A director puts on what may be his last Broadway show and, at the last moment, a naive newcomer has to replace the star.
Before: To my shame I don’t really know anything apart from the most basic of basic plots of this story. Also the show is full of tap dancing.
After: This was so much fun! Not as much singing as I was expecting but the finale was great.
This is a really simple and good idea; made in the 30’s where America was struggling with the great depression and New York had the best and the worst this film focuses on the ‘glitz and glamour’ of Broadway and what happens behind the scenes. What’s happening outside the theatre doesn’t matter, it’s just about putting on the best show possible.
And that finale? Damn! I can believe that it mas made for the stage – even if at the end it’s not a Broadway stage. It deserves to be so.
It makes complete sense that this film has been turned into a hit West End/Broadway show and I regret having not seen it yet, but I am glad I got a chance to watch the film first.
I think the reason this works is because it is such a simple plot. Peggy, a young lady (maybe 18/19) gets a part as one of the backing dancers in the show ‘Pretty Lady’. She gets to know Pat Denning who is having an affair with the leading lady Dorothy who is worried about being past her prime. When Dorothy falls over and hurts her ankle unable to walk Peggy takes her place at the 11th hour and the show goes on.
The simple plot means the focus is on the characters and the glitz. Plus the at the time the plots were much simpler, not because people wouldn’t understand the stories but because the technology wasn’t there to tell the more complex stories.
What I was surprised at was just how late in the game Peggy takes over. It’s the day of the show. I kept waiting for it to happen, it’s in the tagline of the film, and yet it still kept not happening. It reached a point where I thought that I clearly didn’t know the one thing that I thought I knew.
Although this film has a full assembly cast there are really only three main characters. Peggy, Denning, and Dorothy.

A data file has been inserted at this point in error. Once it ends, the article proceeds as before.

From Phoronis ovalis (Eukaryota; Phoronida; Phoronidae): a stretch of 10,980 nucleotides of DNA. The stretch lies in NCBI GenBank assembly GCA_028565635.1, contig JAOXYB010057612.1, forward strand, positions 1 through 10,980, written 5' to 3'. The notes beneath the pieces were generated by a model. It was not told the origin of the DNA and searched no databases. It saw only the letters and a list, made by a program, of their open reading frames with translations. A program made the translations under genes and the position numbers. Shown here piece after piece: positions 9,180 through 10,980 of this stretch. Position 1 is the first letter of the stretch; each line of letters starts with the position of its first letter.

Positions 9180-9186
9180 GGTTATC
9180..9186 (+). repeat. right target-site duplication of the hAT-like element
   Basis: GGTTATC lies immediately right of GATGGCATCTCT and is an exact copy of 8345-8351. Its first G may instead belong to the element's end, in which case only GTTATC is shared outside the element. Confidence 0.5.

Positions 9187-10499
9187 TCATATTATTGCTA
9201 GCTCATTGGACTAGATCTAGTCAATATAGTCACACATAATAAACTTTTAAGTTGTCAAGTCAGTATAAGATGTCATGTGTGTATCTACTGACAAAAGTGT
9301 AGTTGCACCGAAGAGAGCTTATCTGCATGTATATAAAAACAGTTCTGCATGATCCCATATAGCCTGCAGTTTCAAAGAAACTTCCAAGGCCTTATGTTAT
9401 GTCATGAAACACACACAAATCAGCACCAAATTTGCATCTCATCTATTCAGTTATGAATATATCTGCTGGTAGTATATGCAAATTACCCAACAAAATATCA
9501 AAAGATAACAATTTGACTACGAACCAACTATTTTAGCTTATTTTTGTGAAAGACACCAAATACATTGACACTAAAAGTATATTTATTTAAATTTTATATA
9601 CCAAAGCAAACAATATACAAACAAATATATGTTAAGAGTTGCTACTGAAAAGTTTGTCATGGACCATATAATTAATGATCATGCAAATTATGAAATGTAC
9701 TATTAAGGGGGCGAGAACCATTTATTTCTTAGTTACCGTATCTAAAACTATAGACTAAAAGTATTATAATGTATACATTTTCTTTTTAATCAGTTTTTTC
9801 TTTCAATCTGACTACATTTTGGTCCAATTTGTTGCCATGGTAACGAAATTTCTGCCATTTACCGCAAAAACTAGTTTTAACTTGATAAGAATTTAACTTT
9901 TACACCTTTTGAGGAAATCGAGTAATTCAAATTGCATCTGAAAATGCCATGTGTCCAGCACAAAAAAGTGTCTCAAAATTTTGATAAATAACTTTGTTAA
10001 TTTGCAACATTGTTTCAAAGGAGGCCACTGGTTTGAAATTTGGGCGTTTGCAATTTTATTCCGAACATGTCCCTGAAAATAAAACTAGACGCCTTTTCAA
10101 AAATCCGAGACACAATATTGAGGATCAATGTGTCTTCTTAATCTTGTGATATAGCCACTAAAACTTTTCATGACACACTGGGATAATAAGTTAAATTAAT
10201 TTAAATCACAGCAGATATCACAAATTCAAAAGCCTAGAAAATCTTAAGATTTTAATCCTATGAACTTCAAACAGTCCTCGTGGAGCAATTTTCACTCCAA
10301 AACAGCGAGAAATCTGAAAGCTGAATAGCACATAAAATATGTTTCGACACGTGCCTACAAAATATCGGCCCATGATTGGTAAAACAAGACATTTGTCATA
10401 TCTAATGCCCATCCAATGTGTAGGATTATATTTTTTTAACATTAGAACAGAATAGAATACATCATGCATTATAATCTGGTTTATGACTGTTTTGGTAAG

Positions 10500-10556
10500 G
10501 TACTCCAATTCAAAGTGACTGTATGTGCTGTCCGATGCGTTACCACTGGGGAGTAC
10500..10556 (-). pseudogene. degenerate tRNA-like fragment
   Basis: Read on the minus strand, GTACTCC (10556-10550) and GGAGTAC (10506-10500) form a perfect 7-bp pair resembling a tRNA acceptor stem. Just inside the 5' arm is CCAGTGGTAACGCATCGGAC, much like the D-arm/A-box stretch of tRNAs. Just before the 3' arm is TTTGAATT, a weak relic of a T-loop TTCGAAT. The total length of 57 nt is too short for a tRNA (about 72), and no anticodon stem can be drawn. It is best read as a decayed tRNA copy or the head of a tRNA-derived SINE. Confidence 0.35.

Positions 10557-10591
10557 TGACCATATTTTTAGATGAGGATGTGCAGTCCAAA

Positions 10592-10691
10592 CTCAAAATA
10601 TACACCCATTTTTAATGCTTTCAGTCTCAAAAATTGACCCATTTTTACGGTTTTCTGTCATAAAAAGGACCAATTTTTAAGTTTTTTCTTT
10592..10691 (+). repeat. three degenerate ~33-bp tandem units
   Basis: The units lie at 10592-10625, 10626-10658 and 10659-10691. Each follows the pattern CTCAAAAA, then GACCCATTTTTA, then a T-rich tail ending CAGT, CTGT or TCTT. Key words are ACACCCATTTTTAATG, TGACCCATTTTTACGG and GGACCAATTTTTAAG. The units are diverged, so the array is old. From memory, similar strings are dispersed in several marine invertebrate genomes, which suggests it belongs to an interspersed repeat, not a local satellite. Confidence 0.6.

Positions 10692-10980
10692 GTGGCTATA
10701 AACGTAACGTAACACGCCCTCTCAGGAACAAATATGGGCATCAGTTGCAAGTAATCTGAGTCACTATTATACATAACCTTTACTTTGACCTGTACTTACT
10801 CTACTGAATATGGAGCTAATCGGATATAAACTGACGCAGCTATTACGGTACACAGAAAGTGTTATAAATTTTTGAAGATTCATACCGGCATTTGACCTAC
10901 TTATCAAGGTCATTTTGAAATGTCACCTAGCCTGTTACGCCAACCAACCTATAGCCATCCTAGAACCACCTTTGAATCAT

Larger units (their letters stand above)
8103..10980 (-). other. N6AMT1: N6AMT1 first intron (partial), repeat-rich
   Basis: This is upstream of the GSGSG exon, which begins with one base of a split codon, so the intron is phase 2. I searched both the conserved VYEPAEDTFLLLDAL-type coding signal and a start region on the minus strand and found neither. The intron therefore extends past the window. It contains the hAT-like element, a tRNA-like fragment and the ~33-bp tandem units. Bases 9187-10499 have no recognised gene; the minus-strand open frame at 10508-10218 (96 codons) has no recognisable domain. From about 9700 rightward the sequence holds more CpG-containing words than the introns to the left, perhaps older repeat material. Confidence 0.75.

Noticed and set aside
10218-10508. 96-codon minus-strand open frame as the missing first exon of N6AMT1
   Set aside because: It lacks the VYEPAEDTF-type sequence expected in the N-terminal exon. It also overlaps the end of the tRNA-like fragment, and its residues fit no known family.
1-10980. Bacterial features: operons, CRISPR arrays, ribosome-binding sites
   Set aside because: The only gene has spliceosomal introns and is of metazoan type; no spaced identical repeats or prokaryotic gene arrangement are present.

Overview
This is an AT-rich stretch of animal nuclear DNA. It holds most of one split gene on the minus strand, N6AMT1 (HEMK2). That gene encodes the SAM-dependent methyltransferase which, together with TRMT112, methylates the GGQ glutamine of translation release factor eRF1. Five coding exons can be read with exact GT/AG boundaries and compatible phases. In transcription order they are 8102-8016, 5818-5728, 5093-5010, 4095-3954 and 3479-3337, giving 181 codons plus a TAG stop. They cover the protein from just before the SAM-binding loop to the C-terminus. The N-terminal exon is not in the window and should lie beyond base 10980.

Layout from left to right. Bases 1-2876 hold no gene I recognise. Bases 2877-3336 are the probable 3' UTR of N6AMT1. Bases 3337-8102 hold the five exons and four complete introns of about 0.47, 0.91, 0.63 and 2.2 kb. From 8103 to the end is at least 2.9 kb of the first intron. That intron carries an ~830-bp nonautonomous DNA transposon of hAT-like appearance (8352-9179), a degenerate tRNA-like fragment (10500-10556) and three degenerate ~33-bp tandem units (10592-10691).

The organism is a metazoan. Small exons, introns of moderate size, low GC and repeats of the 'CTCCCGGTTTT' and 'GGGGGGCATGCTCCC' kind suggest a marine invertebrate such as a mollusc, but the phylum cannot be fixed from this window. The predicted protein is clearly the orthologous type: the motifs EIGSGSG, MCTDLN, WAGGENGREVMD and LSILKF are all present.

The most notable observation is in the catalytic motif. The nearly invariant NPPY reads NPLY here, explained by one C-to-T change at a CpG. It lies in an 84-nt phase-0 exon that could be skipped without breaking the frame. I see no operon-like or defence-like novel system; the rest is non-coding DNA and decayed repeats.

Peggy is the main main character, she’s the new girl to the scene and is the lone who links a lot of the assembly cast.
It’s clear from the beginning that her growth is the focus of the story she starts as this really naive girl who’s come from the country and doesn’t really know what to expect. To the point that she nearly walks in the blokes toilet and literally walks into one of the men’s dressing rooms to a half naked man – Billy one of the dancers. Her growth at times seemed a bit quick and she had moments of literally swooning – but as she’d been dancing for hours without eating or drinking I can understand why.
Denning is the man supposedly in the middle between Dorothy and Peggy but he clearly only has eyes for Dorothy. When we first meet them they are in bed together talking about how life has taken them different ways and how their relationship has struggled. I feel like the way he’s looking at Peggy is much more in a familial way, he’s trying to look out for this young talented woman who isn’t jaded by the business yet.
Dorothy is great. She’s been in the business a long time and has had to put it ahead of her relationship with Denning, to the point where she’s having to go out with the man financing the show and keep Denning secret. Her best line which sums up most of her character is right before the finale when Peggy is worried about going on stage ‘go out there and be so good I hate you’ or words to that effect. I love how she’s not a stereotypical diva but clearly has power in the theatre.
I’ve been writing this review with the West End soundtrack on in the background. Which I know isn’t exactly the same but the finale pretty much is and it expands on the bits of songs that are in the films.
For a film with a premise of putting together a musical comedy there was much less music than I was expecting – apart from the finale which was a big extravaganza. Generally speaking there was a bit of light backing music now and then at particular times, especially when it was at all romantic, but mostly you’d get the end of a song as the scene was starting, or the beginning of a song when the scene ended.
The finale is insane and I’ve been singing ’42nd Street’ all day. I’m not quite sure how big the stage is though because there is too much happening and many many cars and shops and basically too much. But it’s great so I don’t care.
Oscars: NOMINEE – Best picture, Best sound recording
Did I enjoy it? Yes. I had a lot of fun with this film
Am I glad I watched it? Definitely
Would I watch again? I rented this one off amazon but I think I’ll probably buy it at some point so I can watch it multiple times
Would I have watched it if not for this challenge? I probably would have got round to this one eventually, but it might have been a long wait.
I feel bad that this is a much shorter review than normal but it’s a fairly simple fun film. I know it’s going to be a while before it comes back to the West End as it was on a couple of years ago. But I’ll definitely try to see it when it does.
My film next week my first translation, the French film ‘A bout de souffle’. I do wish my French was good enough to watch the original, I always worry about losing something in translation